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How to write Raspbian to a SD card using Imager

Raspberry Pi Imager is a new imaging tool developed by the Raspberry Pi team that helps you to write the ISO image to the SD card. Until now, we are used to third-party apps such as Balena Etcher, Rufus, MultibootUSB, etc. for burning the Raspbian to the MicroSD card.

Raspberry Pi Imager

Raspberry Pi Imager

Let’s dig into the details of the Imager to let you decide if the new official tool can replace the favorite app you have been using all these days. For those new to Raspberry Pi projects, of course, you don’t need to worry about which to use, as this tool is enough to get you started with your Raspberry Pi project.

Installing Raspberry Pi Imager

The tool is available for Ubuntu Linux, Windows, and macOS operating systems. All the files are directly executable. Hence, download the tool using the links below and install it just by double-clicking on it.

For Linux For Windows For macOS

How to use Raspberry Pi Imager to write to the SD card

Step 1) Insert the SD card into your computer’s port and make sure it is mounted.

Step 2) Launch the Imager application.

Step 3) On the Raspberry Pi Imager user interface, you have two choices to choose from, initially. Click on the CHOOSE OS button.

Imager UI

Imager UI

Step 4) The tool shows you several options. Let’s check each one on what it can do for you.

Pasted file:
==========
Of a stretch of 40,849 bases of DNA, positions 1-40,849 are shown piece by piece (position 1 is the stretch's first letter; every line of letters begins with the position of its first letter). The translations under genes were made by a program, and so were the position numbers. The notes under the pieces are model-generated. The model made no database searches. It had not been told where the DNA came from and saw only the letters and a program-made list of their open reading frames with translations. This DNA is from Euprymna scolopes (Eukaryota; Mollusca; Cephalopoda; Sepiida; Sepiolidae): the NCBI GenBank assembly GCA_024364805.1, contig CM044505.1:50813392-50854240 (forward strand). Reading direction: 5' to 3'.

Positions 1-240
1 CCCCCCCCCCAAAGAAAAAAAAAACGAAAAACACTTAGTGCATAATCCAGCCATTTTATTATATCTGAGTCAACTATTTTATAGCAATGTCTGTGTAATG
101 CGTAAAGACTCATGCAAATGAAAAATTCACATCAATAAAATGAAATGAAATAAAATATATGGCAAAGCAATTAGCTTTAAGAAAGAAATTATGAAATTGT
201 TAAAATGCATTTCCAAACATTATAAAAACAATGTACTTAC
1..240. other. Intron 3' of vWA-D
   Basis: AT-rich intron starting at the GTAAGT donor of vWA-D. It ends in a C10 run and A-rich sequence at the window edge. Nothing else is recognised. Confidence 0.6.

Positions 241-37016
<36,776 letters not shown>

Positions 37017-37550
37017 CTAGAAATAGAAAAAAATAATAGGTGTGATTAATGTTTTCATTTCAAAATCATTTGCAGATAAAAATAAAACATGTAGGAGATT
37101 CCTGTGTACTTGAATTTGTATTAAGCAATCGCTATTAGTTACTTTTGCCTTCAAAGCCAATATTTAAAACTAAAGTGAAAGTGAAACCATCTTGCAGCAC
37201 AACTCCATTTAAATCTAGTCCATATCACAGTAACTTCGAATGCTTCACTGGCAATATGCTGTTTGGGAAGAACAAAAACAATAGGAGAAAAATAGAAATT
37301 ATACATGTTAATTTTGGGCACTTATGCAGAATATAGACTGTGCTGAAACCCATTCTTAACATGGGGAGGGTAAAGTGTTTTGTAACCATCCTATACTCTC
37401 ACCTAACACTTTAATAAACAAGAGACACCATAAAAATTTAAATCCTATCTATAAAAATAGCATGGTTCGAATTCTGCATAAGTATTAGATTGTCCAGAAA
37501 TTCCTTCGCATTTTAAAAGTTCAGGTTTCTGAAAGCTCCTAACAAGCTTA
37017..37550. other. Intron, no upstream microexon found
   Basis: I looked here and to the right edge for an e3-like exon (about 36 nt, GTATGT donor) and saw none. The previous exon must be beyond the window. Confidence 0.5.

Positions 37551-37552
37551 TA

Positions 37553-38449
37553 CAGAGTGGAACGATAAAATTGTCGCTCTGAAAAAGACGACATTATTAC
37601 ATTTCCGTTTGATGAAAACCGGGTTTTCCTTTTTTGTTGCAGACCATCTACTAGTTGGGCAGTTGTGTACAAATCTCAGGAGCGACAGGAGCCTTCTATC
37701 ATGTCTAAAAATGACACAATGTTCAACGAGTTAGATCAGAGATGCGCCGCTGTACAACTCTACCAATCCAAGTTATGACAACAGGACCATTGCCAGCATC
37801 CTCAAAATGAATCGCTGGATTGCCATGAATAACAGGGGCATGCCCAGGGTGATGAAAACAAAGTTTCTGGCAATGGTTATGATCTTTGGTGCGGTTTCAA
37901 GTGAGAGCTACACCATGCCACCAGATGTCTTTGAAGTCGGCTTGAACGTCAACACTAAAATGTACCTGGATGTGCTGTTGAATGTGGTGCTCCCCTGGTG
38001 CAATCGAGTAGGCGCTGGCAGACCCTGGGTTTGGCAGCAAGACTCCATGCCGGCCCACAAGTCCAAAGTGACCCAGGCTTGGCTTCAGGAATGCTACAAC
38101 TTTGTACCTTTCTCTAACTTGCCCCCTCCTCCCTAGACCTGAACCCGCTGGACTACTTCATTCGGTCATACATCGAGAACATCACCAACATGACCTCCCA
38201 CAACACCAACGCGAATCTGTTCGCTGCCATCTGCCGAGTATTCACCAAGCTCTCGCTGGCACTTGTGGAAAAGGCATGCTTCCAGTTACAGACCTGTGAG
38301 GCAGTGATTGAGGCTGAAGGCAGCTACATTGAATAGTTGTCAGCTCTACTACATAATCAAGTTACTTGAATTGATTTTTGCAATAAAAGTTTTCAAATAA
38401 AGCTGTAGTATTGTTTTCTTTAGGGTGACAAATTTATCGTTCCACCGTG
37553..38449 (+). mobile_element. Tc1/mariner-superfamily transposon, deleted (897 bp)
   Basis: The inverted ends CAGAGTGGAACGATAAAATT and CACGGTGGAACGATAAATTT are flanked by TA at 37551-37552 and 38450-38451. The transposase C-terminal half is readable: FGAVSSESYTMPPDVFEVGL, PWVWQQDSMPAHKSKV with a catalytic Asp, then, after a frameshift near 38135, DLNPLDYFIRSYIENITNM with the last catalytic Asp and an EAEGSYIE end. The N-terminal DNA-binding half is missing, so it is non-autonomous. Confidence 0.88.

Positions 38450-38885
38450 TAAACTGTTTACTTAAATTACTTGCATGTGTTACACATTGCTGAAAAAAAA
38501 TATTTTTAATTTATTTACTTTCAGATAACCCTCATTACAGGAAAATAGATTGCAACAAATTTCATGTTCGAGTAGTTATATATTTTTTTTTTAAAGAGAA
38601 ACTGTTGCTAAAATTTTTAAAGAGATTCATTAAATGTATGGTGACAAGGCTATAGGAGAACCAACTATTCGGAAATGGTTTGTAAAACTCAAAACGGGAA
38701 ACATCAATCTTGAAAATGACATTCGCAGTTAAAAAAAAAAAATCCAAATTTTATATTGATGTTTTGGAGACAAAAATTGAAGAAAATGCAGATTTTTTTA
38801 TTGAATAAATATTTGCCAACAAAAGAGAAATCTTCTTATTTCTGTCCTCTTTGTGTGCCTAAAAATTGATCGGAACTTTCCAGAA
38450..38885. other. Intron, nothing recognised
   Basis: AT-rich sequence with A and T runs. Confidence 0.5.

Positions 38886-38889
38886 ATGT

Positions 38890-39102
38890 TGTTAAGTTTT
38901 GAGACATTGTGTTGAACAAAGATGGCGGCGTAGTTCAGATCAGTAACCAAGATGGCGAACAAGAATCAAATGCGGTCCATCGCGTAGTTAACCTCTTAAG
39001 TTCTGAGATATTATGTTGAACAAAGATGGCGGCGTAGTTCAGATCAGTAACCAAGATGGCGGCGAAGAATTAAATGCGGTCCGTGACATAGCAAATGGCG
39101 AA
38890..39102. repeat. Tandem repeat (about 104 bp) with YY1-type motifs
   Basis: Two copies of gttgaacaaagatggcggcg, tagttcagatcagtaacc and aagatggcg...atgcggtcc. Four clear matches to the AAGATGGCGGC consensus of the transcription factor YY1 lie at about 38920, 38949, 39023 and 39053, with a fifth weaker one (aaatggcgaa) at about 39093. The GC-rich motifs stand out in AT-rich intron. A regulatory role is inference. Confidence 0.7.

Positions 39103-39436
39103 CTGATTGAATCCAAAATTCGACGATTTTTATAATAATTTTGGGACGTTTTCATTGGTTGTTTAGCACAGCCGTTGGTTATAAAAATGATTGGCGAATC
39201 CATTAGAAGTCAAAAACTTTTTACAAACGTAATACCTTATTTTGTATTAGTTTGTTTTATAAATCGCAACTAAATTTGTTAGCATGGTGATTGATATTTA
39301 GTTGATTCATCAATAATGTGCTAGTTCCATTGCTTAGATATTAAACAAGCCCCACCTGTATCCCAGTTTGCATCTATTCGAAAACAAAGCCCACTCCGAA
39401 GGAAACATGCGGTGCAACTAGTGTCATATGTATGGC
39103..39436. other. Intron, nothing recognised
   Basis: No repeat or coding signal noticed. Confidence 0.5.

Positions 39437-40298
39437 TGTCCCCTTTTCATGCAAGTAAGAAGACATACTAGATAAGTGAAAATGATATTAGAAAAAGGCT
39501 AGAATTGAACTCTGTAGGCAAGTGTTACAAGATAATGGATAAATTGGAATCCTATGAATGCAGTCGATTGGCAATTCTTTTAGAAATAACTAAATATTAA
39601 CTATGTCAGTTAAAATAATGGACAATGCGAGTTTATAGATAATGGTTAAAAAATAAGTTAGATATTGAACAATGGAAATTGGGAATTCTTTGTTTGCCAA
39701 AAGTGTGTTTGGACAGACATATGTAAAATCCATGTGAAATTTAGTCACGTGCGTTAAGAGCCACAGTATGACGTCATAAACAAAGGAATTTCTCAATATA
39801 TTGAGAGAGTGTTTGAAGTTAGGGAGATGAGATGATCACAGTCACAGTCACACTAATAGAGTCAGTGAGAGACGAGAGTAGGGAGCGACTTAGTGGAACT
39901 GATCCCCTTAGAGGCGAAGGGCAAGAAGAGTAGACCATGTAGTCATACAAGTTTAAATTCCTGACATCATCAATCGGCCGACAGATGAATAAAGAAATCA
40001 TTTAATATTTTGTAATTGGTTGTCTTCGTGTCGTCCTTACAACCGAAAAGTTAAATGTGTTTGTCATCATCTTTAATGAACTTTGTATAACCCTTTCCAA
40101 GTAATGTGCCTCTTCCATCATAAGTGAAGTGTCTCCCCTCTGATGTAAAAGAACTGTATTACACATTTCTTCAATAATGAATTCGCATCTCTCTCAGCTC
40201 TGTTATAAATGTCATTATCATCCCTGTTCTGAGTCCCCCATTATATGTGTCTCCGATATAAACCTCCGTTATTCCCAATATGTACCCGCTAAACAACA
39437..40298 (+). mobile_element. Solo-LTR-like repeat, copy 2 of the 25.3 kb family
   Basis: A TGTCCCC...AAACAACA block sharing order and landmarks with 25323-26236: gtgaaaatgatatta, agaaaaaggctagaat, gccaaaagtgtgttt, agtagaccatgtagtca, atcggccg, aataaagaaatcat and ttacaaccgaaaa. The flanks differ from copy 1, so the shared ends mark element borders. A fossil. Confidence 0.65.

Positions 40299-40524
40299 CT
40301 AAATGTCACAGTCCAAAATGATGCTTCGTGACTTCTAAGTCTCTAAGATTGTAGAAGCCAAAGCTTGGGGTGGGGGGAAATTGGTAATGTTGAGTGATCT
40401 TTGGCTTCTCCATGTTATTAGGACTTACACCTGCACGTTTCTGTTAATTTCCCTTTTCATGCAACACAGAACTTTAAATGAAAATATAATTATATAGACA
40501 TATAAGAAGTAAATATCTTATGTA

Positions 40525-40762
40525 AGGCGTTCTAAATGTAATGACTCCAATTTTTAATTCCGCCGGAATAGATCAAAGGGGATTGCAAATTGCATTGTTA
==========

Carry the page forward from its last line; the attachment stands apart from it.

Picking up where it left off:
OS options

OS options

  • Raspbian: This option downloads the latest stable Raspbian Desktop image from the official servers. This is the option which most of you should be interested in if you are here to create the latest Raspbian MicroSD card.
  • Raspbian (other): Use this option for installing other Raspbian images, including the Lite and the Full versions.
  • LibreELEC: Using this option, you can write the latest stable LibreELEC image for the available Raspberry Pi products. As of when this article was written, we would see images for Pi 4, Pi 2/ 3, and Pi Zero,1.
  • Ubuntu: It can’t get easier than this to install Ubuntu on your Raspberry Pi. Select this option to choose from Ubuntu and Ubuntu Core ARM images for both 32-bit and 64-bit systems.
  • Misc Utility Images: The dev team has added this category to add special-purpose images. As of today, you can create the Pi 4 EEPROM boot recovery disk.
  • Erase: Use this tool to format your SD card to the FAT32 format, which is standard for the SD cards.
  • Use custom: This is where the Imager expands the features, where not only can write Raspbian images, but it can be used with other images too meant for any other single-board computers such as Odroid, Tinker Board, Arduino, and so on.

For the article’s purpose, we shall use the Raspbian option to create the latest Raspbian SD card.

Step 4)  Click on the CHOOSE SD CARD  button and select the SD card.

Select the SD card

Select the SD card

Step 5) Finally, click on the WRITE button to start the process.

Write the image

Write the image

Imager should start downloading the latest Raspbian Desktop image and then concurrently write it to the SD card as well.

Writing Process

Writing Process

The tool then verifies the SD card to make sure everything is OK. Your shiny Raspbian SD card should be ready!

Writing Complete

Writing Complete

Conclusion

That’s all about how to use Raspberry Pi Imager to create a Raspbian SD card. The process is straight-forward and saves a lot of time as there is no need first to download the image. The tool downloads and writes it to the SD card on the fly. Imager not only burns Raspbian images, but it can also be used to create bootable SD cards for other devices too. Moreover, it can also format the SD card.  Finally, it looks like the Etcher killer is born!

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